Rent-to-own furniture is a huge industry. Along with computers and appliances, it accounts for billions of dollars a year. But is it the right solution for you?
This is the debate when it comes to the ever-growing rent-to-own (RTO) industry. Rent-to-own stores offer individuals brand-new merchandise through weekly or monthly payments. The lure of these stores is the ability for customers to walk away with a new, expensive appliance for relatively low prices and no credit check.
Seem too good to be true? Depends on who you ask.
Several studies show mixed reviews from consumers who have purchased items from an RTO business. The type of feedback is often based on factors depending on individual consumer needs. Here’s a breakdown of the pros and cons of rent-to-own purchasing.
Rent-to-Own: How it Works
Rent-to-own provides consumers the option of owning certain items by agreeing to weekly or monthly payment plans.
These types of transactions provide immediate access to household items at an attractive price. And, unlike most other types of lenders, RTO businesses typically don’t require a credit check or down payment. The lease provides the option of purchasing the goods through continued payments, typically 12 to 24 months, or by paying early based on of the specified proportion of the remaining lease.
This model is different from other purchasing options like in-store credit or layaway. This is because in-store credit is a loan financed by a business that incurs interest. RTO is not technically a loan, but a payment plan.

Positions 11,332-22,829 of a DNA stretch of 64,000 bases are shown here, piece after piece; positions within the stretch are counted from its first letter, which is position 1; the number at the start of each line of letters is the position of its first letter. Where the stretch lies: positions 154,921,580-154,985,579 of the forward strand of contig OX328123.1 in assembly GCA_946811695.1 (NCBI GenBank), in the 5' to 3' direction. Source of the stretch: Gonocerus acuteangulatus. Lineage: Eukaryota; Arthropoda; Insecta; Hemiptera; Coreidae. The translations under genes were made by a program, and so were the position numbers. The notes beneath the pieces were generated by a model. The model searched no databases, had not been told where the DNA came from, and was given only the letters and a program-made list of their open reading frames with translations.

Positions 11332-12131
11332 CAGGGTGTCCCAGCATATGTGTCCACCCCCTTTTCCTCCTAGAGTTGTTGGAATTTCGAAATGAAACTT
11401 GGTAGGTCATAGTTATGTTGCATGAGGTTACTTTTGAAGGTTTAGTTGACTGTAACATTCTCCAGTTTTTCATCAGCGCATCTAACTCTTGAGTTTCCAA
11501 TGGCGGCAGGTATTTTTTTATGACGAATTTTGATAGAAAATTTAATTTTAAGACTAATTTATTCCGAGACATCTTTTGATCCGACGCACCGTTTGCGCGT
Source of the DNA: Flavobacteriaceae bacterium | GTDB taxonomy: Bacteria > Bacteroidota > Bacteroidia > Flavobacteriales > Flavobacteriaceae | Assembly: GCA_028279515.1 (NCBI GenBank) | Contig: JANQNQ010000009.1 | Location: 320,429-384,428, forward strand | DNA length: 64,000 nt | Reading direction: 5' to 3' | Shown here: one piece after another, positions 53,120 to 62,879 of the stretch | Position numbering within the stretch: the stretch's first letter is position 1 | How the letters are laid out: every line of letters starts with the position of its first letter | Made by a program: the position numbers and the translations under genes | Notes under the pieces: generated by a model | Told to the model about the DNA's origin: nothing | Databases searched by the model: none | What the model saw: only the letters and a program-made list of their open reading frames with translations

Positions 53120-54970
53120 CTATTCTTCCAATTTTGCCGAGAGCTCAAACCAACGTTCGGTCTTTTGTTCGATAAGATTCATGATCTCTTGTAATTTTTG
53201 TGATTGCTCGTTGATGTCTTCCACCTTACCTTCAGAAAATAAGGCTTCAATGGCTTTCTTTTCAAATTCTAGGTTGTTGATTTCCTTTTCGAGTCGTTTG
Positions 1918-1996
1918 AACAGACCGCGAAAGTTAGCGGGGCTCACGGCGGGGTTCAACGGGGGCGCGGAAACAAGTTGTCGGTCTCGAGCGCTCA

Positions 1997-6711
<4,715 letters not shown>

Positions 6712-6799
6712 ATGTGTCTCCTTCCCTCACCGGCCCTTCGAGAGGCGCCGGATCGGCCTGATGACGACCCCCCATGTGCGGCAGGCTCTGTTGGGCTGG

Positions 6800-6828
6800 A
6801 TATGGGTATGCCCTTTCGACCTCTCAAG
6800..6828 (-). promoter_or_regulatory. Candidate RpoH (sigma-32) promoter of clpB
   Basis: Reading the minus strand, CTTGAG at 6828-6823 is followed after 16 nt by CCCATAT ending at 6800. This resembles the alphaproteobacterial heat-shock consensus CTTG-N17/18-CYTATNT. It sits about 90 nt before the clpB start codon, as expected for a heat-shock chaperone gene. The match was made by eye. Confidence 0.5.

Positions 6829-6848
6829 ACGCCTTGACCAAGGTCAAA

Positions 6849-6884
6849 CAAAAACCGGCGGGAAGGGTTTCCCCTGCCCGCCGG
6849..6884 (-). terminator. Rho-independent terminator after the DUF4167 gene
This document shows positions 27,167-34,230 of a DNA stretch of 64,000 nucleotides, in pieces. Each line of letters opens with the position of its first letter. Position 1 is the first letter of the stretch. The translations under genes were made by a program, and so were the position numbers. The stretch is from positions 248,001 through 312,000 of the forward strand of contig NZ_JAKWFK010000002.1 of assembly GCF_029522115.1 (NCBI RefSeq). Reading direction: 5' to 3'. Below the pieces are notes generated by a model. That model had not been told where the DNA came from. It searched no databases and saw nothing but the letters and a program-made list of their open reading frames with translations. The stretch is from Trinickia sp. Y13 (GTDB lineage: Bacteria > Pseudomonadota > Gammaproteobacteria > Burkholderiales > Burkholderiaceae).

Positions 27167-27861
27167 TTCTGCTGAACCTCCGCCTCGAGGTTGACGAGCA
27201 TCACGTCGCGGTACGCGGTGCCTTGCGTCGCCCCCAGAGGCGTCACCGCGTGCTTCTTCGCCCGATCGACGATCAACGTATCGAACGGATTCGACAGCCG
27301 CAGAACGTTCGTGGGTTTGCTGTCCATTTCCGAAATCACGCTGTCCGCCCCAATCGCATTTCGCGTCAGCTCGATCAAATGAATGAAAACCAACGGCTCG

With layaway, the customer makes weekly payments toward the actual cost of an item. This is kind of like an RTO, only the consumer is paying on the actual cost of the item for on average less than a month. And, the only payments required are toward the overall actual cost of the item. Meaning, you’re not locked into a payment contract with high-interest rates (up to 275 percent on average) paid out over a period of up to 36 months or higher.
Rent-to-Own: A Billion-Dollar Industry
The rent-to-own industry is exploding. A 2016 research article showed that more than 4 million Americans were RTO consumers, generating nearly $8.2 billion in revenue.
The Federal Trade Commission conducted an intensive research study where they interviewed rent-to-own customers about their experience with RTO stores.
Of the types of items rented, the study revealed 38 percent were home electronics products, 36 percent furniture, and 25 percent appliances. The most common of these included televisions, sofas and washers and dryers, which together accounted for over half of all rented merchandise.
A popular RTO business ran a special on a Dell system for $39.99 a week for 62 weeks. Although the computer in itself is not cheap, at $1,100, it seems small potatoes when compared to the $2,479 a consumer will pay if rented. The same franchise was offering a 50-inch Toshiba for $34.99 paid out for a total of 116 weeks. This is nearly 4 times the amount of the original asking price of $1,200 at a grand total of $4,000.
And this trend remains consistent across the board whether it’s household furniture or appliances.
A popular furniture rental business offers entire living room sets ranging from $73 to $146 total, on top of taxes and additional fees, with a 12-month lease. The room set, which includes basic items such as a sofa, chair, and table, would in total cost a consumer more than $2,000. A quick browse on the Ikea website and I calculated an average total price of around $700 for all three items.
Even appliances, such as a refrigerator which costs on average $700, will cost you about $2,730. That’s if you plan on renting the appliance for the average dealer cost of $30 for 91 weeks.